President Barack Obama on Tuesday is to sharpen his effort to rally Americans behind his roadmap for recovery and ambitious reform budget in a prime-time televised press conference.
The showpiece White House event is the culmination of a week-long public relations offensive designed to raise Obama's agenda above the clamor of a row over AIG bonus payments and Republican carping at his sweeping spending plans.
The news conference, at 8 pm (0000 GMT), in the historic East Room of the White House, follows the president's interviews on iconic network programs "The Tonight Show" and "60 Minutes" and a swing through California last week.
White House spokesman Robert Gibbs said Obama would use his second full-scale presidential news conference to forge a connection with Americans he is trying to shepherd through the worst economic crisis in generations.
"I think the president believes that a continued dialogue with the American people about where we are and where we're going is necessary ... to give people a sense of what we're doing and a sense of where we're going," Gibbs said.
"They may or may not like all the decisions that he makes, but I think he believes it's important that they understand why he's making the decisions that he is."
The encounter will also mark a political pivot point from the largely domestic focus so far of Obama's two months in office to the international drive to end the crisis and the crowded US foreign policy agenda.
Obama's next big tests include the debut of a new Afghan war strategy expected later this week and his first big steps on the world stage beginning at next week's G20 summit in London and a tour of Europe and Turkey.
To prepare the groundwork for the meeting of developed and developing nations on April 2, Obama and British Prime Minister Gordon Brown spoke Monday by telephone and also discussed Iran and Afghanistan, the White House said.
Obama's visit to Britain also includes crucial first encounters with Chinese President Hu Jintao and Russia's President Dmitry Medvedev.
The press conference will take place a day after the president detected "glimmers of hope" in the housing sector and stocks soared nearly seven percent at the debut of his new bank rescue, in a rare moment of respite for his young administration.
The president said he was "very confident" in the effort to revive banks by offering government incentives for private investors to buy up to a trillion dollars in toxic assets which choked lending and sparked the recession.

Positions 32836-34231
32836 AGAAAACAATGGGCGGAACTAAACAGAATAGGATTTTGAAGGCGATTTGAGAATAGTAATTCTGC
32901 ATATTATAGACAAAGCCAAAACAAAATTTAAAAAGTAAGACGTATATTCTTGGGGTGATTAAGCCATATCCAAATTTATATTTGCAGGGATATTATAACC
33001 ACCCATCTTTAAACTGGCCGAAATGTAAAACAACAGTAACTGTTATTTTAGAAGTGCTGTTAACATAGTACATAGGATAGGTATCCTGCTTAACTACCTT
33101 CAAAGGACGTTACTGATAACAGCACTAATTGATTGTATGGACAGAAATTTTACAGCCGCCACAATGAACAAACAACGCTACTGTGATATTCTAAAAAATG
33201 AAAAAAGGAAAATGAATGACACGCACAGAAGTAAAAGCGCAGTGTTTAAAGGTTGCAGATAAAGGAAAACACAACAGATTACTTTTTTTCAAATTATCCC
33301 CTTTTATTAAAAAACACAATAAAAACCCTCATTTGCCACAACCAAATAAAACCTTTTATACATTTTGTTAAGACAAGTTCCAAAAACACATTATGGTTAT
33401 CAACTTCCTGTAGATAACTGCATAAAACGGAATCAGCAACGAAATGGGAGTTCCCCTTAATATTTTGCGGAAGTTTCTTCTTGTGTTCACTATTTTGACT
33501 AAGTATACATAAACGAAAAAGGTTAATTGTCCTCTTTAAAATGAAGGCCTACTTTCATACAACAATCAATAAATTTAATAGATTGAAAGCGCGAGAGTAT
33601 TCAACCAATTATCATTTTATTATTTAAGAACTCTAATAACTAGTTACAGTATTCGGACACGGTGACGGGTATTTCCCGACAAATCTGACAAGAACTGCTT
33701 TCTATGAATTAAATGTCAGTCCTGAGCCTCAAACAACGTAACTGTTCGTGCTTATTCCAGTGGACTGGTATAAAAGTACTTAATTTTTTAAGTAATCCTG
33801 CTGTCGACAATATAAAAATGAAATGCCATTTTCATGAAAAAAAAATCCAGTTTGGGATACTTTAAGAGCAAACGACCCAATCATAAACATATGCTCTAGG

"We believe this is one more element that is going to be absolutely critical in getting credit flowing again," said Obama after meeting his top economic advisors at the White House.
"It's not going to happen overnight, there is still great fragility in the financial systems but we think that we are moving in the right direction."
For Americans who have watched helplessly as their retirement savings evaporated in the stock market crash, there was good news, for once on Monday as the Down Jones Industrial Average shot up nearly 500 points and extended a two-week rally.
Meanwhile, housing starts -- or privately owned new homes on which construction has started -- soared 22.2 percent to a seasonally adjusted annual 583,000 units after seven months of decline, the Commerce Department said.
Since taking office two months ago, Obama has framed a 787 billion dollar economic stimulus law packed with tax cuts and infrastructure spending, a mortgage foreclosure plan, and an effort to ignite lending on auto and student financing and incentives for the development of a new green energy industry.
"Because of the work that's already been done, you are starting to see glimmers of hope in the housing market that stabilization may be taking place," Obama said.
"We've still got a long way to go, and we've got a lot of work to do," Obama said.
"But I'm very confident that, with the team that we've got assembled, we're going to be able to make it happen," he added, in what appeared to be another warm endorsement of the embattled Treasury Secretary Timothy Geithner.